The wheels of Glacier National Park’s free shuttle system will officially come to a halt Dec. 31 after the Flathead County commissioners on Wednesday voted unanimously to terminate the park’s long-standing partnership with the county to maintain and operate the system, citing concerns over a substantial lack of funding from the park, shuttle safety, among other reasons.
Beginning in 2007, Glacier National Park, the Montana Department of Transportation and Flathead County’s Eagle Transit public transit system entered into the Glacier Transit Cooperative Agreement. The agreement set forth terms to create a free shuttle service along Going-to-the-Sun Road that was to be funded by the park and maintained and operated by Eagle Transit. However, throughout the years Flathead County taxpayers have subsidized the cost of maintaining and operating the shuttle system, according to the commissioners.
All three commissioners said the decision to terminate the partnership was not an easy one, but stressed how the county has exhausted attempts in recent years to work with the park in finding a way the shuttle system can grow and operate in a way that benefits the park, its visitors and surrounding communities. Those attempts, according to county officials, have been far from fruitful.
“We’ve received no plan from Glacier National Park, in writing, to solve this issue. We’re playing games with the park and this is what I call a gross, gross government bureaucracy at its finest,” Commissioner Phil Mitchell said. “We, the people, who come to visit the park expect — actually I’m going to say demand — a transportation plan that allows visitors, us, to visit the park.”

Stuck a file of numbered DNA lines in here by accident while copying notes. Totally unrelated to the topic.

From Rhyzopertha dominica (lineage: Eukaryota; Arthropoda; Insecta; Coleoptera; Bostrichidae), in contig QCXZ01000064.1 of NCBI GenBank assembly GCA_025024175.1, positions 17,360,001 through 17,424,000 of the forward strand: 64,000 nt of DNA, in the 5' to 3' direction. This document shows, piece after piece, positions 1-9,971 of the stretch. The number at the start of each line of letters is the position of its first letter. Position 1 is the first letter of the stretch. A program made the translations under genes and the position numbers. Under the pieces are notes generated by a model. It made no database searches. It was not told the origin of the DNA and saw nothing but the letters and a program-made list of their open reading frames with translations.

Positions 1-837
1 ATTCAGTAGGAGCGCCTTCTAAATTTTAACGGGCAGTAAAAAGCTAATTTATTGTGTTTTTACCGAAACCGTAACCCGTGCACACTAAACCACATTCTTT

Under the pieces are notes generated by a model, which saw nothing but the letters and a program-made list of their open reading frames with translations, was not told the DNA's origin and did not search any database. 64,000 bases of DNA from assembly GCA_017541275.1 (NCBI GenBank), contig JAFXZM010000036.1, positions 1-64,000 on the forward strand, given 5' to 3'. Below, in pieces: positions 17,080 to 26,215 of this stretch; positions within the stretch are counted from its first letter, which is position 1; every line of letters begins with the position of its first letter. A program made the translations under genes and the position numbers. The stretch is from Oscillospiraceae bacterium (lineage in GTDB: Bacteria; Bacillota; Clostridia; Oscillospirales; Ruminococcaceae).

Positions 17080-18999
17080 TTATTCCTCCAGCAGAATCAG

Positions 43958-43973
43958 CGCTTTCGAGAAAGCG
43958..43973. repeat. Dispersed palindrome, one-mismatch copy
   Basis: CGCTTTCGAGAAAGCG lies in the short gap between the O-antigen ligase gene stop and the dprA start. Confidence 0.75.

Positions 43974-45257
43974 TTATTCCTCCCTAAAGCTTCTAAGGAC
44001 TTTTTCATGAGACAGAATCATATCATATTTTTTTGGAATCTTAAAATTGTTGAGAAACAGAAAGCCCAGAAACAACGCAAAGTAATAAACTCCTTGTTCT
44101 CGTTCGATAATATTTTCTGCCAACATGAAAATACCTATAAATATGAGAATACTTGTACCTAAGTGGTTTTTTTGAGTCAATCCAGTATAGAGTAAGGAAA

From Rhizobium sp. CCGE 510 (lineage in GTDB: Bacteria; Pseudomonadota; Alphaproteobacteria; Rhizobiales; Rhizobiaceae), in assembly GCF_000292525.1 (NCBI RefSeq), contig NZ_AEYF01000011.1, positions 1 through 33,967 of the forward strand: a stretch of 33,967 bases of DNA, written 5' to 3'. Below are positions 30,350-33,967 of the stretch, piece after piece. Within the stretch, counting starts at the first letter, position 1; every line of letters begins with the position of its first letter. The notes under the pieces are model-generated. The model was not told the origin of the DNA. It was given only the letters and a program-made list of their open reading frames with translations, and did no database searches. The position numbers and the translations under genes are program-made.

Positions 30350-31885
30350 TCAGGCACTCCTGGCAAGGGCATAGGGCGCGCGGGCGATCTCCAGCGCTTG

Glacier National Park Superintendent Jeff Mow, spoke during a public comment period on Wednesday, and took the time to thank Flathead County for its partnership.
“I want to take this opportunity to thank Flathead County for being a partner with Glacier National Park for the last 13 years in providing transit services,” Mow said. “I think if you look back though 13 years at what has happened since then, a lot has taken place, including a 64% increase in visitation to the park. The conditions under which all of us have to operate have changed dramatically.”
Mow added he has only recently been able to loop officials at the regional and state offices into conversations about the park’s public transit situation. He said with those lines of communications now in place, the park more effectively can move forward with discussions as to how to support an integrated transit system in the future.
On Wednesday afternoon the park sent out a press release announcing park management is pursuing options for providing a shuttle service for the 2020 season. Mow then said in a prepared statement, “Learning about the challenges our partner faced made us realize that we need to explore new models for our transit-system operations. The cancellation of the agreement provides us with an opportunity to develop the next generation of the system. Now is the time to reset and think about what makes sense for our future.”
The shuttle has become one of the most popular forms of transportation in Glacier Park, with ridership more than doubling in the last 12 years from 100,000 to about 250,000 rides. But according to officials with Eagle Transit, the park has failed to allocate any additional funds despite the spike in ridership.
“The partnership has not been working well for quite some time,” said Lisa Sheppard, director of the Agency IX on Aging that oversees Eagle Transit. “Since 2007 our funding has remained relatively flat. So we haven’t gotten any additional funding nor have there been any additional buses or other amendments in place to deal with the increased visitation.”
In a letter signed by the commissioners and addressed to Mow, five key reasons for termination of the relationship were outlined.